CLEARFIELD – Some summertime staples need to be reined in to keep a nuisance from becoming a major problem.
At Thursday’s Clearfield Borough Council work session, Code Enforcement Officer Larry Mack asked for permission to research new ordinances for yard sales and recreational campers. Mack said he is not looking to prohibit yard sales or campers, but some recent issues have shown that a few rules are needed.
Mack said there have been ordinances adopted in neighboring municipalities, which he would like to adapt to fit the needs of Clearfield. Mack said residents are welcome to conduct yard sales, but there needs to be a time limit on how long the sales can be held. Mack said he recently had to shut down a yard sale, which had been going on for more than a month.
“They had items out for sale the entire time,” Mack said. “The issue isn’t with someone selling items for a day or two. It’s with these continuous sales that go on for several days or even weeks.”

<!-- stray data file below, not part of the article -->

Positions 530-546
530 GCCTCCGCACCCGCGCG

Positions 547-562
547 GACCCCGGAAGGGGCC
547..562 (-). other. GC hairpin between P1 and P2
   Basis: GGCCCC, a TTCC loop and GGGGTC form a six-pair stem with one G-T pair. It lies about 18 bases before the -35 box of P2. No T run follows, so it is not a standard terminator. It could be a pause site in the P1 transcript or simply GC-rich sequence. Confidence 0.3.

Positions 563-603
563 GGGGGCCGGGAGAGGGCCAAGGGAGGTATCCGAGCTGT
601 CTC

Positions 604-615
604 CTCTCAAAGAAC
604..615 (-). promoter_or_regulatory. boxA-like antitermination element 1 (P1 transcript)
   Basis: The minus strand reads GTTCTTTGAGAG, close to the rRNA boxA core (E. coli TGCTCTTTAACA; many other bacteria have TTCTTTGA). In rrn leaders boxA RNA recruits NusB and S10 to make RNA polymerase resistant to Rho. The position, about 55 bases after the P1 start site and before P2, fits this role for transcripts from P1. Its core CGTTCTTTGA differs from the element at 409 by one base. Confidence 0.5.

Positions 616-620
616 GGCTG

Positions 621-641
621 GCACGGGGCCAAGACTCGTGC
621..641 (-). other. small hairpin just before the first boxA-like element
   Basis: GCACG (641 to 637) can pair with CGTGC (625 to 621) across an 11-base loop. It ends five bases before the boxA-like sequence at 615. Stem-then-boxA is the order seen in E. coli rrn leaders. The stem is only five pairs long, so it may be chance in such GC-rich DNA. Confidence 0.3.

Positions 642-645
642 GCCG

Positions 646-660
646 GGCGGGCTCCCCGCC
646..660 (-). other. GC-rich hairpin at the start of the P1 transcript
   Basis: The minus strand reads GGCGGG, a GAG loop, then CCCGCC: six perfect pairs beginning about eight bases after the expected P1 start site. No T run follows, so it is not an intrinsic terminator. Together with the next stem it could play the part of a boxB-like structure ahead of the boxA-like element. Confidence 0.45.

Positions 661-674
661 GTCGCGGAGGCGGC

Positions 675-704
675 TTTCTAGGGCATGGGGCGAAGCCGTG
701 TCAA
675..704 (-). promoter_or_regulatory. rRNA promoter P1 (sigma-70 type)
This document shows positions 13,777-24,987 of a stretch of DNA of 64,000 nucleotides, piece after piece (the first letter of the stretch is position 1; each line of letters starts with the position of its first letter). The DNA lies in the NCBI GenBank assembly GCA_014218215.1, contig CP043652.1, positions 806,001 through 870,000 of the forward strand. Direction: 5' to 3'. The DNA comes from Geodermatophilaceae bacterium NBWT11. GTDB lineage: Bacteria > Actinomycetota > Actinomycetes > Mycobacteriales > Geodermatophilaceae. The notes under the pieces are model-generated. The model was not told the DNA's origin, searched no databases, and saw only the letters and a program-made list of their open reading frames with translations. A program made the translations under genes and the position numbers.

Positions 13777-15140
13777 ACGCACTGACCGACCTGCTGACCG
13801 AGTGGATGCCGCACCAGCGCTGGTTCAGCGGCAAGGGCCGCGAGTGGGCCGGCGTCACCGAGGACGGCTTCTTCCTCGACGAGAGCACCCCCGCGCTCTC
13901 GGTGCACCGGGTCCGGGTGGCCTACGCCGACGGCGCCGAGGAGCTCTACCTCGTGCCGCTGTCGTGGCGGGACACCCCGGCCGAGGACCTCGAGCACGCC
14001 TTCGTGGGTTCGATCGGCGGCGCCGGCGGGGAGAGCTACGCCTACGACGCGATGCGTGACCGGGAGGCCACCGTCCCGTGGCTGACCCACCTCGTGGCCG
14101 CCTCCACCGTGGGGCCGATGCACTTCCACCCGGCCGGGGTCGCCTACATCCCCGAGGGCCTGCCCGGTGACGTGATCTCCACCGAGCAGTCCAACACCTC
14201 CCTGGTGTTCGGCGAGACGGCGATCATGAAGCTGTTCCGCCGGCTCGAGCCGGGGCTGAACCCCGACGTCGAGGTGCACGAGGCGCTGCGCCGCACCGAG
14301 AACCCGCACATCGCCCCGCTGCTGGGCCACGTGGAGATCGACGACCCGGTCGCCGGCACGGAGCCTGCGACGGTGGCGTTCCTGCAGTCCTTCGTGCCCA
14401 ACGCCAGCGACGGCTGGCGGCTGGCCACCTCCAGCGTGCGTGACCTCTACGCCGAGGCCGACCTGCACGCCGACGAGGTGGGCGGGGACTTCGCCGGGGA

Mack said there have also been problems with individuals who hang signs advertising for their yard sales, but never remove the signs after the sale is over.
“Some of these signs have been up all summer,” Mack said.
For the campers, Mack said according to regulations from the Department of Conservation of Natural Resources, if a camper is occupied for more than 14 days, it is considered to be a dwelling.
Mack said he will look into both issues and bring more information back to council.
Also at the meeting, the council discussed Trick-or-Treating.
Borough Operations Manager Leslie Stott said she has been talking with Lawrence Township, and both municipalities have agreed to schedule Trick-or-Treat night on the same day.
Stott said both municipalities agreed that Friday wasn’t an option and suggested holding Trick-or-Treat night from 6 p.m. – 8 p.m., Oct. 31. Residents who want visitors are asked to leave their porch lights on.
Stott also gave an update on the Riverwalk Project.
She said there have been several calls about the vegetation. She said the contractors are planting specific species of willow trees. These particular trees were selected due to their ability to thrive in a wet environment.
She said the trees must be planted while they are in a dormant phase. Stott said while in the dormant phase, the trees “look like sticks.” She said the trees will be able to develop their root system during the fall and winter and will grow leaves and branches in the spring.